By 17Ks, Phayagi, past the intersection (mile 61) to Mawlamyaing (south). Many large shady beams along the street. Yangon effect - quicker busses and automobiles leaving Yangon in the early dawn, so there is a rescendo of rapid transport here at dawn. From time to time they change from the southern side as in January 2001 for 2 wonderful, happy Trailwindtage.
Rugged paved street. Reduced congestion Then after 85Ks the street gets better and almost everything is good after Taungoo. Last 5Ks to Taungoo is a broad, bustling, 4-lane street. From 2k's on a broad, rugged street to the crossroads. Right, to Mandalay, turn to your lefthand, to Meiktila. Turn lefthand on a small, slightly paved and perforated street.
21Ks, crossing with the lakeside highroad. At 18Ks of the customary unevenness across pot holes and stains to the new broad highway to 31Ks then slightly crushed asphalt. Slight northerly wind (headwind). By Wundwin then at 36Ks, new highway starts again. The new motorway will stop over streams and through cities and you will drive on the old rough street.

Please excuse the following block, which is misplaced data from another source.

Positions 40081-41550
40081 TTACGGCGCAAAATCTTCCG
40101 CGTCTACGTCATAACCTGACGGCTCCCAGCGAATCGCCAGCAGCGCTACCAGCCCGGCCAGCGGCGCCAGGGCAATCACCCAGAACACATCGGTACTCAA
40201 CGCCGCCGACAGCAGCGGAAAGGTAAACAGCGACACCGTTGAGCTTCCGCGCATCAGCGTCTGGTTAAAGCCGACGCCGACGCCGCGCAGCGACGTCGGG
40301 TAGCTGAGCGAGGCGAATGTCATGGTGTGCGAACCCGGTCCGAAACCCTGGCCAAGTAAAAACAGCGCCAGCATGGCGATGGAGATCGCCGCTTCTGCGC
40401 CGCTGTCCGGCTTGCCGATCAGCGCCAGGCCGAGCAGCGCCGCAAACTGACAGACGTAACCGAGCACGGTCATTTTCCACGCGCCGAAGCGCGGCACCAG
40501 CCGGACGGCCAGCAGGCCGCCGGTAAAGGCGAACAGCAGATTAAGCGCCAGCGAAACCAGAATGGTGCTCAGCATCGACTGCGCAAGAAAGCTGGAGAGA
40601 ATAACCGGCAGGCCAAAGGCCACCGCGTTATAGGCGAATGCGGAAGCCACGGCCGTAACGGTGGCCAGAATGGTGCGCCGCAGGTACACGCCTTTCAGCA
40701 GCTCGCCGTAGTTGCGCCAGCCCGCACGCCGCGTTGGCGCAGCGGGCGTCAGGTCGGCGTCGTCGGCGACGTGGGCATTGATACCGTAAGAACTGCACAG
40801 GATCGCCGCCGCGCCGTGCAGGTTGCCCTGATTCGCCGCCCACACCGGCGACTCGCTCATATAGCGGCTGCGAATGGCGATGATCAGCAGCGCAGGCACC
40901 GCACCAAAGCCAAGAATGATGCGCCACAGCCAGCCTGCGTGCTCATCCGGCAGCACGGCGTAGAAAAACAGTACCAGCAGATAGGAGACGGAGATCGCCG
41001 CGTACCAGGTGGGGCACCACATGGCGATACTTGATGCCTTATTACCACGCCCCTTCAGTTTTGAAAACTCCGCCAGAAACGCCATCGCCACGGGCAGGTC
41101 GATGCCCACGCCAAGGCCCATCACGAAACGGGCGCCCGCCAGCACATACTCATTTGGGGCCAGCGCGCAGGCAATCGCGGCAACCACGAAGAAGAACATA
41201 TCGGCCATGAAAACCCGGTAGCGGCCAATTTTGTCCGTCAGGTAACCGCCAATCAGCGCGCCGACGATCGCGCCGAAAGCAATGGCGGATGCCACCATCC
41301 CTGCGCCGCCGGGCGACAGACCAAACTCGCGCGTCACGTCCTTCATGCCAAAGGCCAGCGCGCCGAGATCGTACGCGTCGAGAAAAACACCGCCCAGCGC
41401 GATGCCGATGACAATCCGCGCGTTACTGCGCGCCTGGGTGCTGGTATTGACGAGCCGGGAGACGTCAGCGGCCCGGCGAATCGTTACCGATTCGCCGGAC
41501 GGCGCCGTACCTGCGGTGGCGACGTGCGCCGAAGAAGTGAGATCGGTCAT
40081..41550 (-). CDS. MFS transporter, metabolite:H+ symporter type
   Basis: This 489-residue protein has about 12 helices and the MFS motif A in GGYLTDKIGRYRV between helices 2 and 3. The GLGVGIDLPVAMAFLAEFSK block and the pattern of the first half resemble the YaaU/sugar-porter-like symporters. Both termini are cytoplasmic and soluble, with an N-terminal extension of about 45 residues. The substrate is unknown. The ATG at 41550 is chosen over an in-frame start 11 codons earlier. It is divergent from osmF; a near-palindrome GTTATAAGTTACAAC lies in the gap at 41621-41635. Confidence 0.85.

The new highway becomes 4-lane at 80Ks. Kyaukse has more transport. It' nearer to the hill and mountain. Southwind is the only discrepancy. Alternative to Bagan from Mandalay: Cross the viaduct, then keep right at the crossroads. Extremely little transport. It is a paved (drivable) asphalt that has been broadened.
A few brief passages are very coarse. Sidewind. 30Ks to 40Ks, a newer, better street. And then the normal paved tarmac. Much more upwards than downwards for the first half, then more downwards than upwards and more gradually for the second half. Turn off to the street to Mt Popa at 99Ks, right.